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Canada needs damage control after BHP snub

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The ghost of BHP Billiton's (BHP-N) $39-billion US offer for PotashCorp will haunt Ottawa until it has clear rules on foreign takeovers and can persuade investors that a pro-business reputation remains intact.

   

Canada, which blocked the bid last Wednesday, said BHP lacked experience in potash mining and had not put forward a compelling case that its offer would be a net benefit to Canada. The Anglo-Australian miner withdrew its bid on Monday.

   

"The fallout from this from a foreign investment perspective can be limited if clear guidelines on foreign investment are pronounced in short order by the government," said Darryl Levitt, a lawyer with Macleod Dixon in Toronto.

   

The deal would have been the largest takeover this year, and would have handed control of much of the world's potash to BHP, already the world's largest mining firm.

   

The crop nutrient has risen to prominence in recent months with concerns about rising global food demand, and

Saskatchewan-based PotashCorp was a prime target. The company said repeatedly that the $130-a-share offer was too low.

   

Critics say Ottawa's decision to block the bid raised the bar for other foreign investors considering buyouts of large Canadian companies, and created uncertainty around Canada's traditionally pro-business regulatory environment.

   

"There is no question, Canada has made it tougher for foreign companies to acquire its natural resources," said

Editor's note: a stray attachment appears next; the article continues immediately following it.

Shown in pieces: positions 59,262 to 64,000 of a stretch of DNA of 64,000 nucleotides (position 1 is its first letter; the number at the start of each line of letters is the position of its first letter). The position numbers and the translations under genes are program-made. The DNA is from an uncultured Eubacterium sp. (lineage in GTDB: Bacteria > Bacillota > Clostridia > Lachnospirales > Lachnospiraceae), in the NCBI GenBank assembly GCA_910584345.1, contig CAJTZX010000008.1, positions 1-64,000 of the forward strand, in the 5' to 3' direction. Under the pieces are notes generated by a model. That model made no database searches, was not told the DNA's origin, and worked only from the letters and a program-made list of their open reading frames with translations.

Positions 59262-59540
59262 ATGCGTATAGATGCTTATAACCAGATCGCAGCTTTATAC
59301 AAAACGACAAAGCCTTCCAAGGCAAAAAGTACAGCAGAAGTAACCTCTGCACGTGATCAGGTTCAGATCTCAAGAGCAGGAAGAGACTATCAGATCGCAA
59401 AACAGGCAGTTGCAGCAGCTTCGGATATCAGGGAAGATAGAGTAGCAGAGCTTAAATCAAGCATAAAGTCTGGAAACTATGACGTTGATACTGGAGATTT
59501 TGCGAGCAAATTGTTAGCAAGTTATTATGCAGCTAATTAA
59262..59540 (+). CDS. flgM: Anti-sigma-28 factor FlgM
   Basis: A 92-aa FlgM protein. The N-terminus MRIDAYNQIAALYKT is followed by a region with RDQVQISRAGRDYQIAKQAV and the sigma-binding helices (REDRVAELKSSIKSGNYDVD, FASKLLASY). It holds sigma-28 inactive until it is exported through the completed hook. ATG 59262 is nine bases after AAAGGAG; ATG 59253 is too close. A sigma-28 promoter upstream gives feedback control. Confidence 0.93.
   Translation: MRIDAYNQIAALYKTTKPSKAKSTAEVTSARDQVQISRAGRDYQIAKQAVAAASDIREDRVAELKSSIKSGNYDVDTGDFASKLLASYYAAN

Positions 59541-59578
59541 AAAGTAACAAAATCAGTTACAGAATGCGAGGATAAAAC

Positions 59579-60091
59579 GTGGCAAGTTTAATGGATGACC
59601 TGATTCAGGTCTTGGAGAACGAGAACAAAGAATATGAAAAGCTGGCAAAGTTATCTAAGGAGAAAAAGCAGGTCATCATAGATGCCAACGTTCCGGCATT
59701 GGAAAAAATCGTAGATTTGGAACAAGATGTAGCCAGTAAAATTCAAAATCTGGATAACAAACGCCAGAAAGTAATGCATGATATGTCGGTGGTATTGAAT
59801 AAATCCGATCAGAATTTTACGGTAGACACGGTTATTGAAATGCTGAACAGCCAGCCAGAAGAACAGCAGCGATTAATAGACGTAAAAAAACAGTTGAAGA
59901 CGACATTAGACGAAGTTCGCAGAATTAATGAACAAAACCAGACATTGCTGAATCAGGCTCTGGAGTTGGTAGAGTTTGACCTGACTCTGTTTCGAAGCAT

Edlain Rodriguez, an analyst with Gleacher & Company Chemicals Research.

  

DETAILS COMING

   

In a hastily assembled news conference on Sunday evening, Industry Minister Tony Clement outlined some of the reasons he rejected the bid for PotashCorp.

   

He also promised more clarity about how foreign takeover bids are assessed under the Investment Canada Act, which says big takeovers must show a "net benefit" for Canada.

   
"In the days ahead I will be sharing more details with Canadians on how I will henceforth interpret the net benefit factors found in the act," Clement said.

   

"I know that both potential foreign investors and Canadian enterprises are seeking greater clarity in this regard."

   

Competition lawyers said blocking the offer would not set a precedent for Canada, but they expect investors to question what other companies could be viewed as strategic.

   

Names like Research In Motion, maker of the BlackBerry smartphone, and Bombardier Inc., the world's third-largest civil aircraft maker, are whispered as ones Canada would protect if a foreign bidder emerged.

   

Industry Canada has reviewed and approved 1,637 foreign acquisitions since the Investment Canada Act was passed in 1985. Until the BHP bid, it had blocked only one.

   

"I think they are going to have to put some meat on the bones of that commitment to review the legislation," said Huy Do, a partner and expert in competition law and foreign investment for Fasken Martineau, a leading Canadian corporate law firm.

   

"The problem is the uncertainty has already been sowed in the marketplace. So everyone looks at it and says, well, what is happening."

   

Clement insisted he had sound business reasons to block the bid, but the decision clearly had political implications too.

   

The Hill Times, a weekly newspaper that covers Canadian parliamentary affairs, said on Monday that the government reversed an initial decision to approve the deal after intense lobbying from Conservative parliamentarians from Saskatchewan.

   

Since the deal was blocked, shares of Potash have fallen, down from highs of $153 in August after BHP made its takeover offer and down from around $145 last Wednesday.

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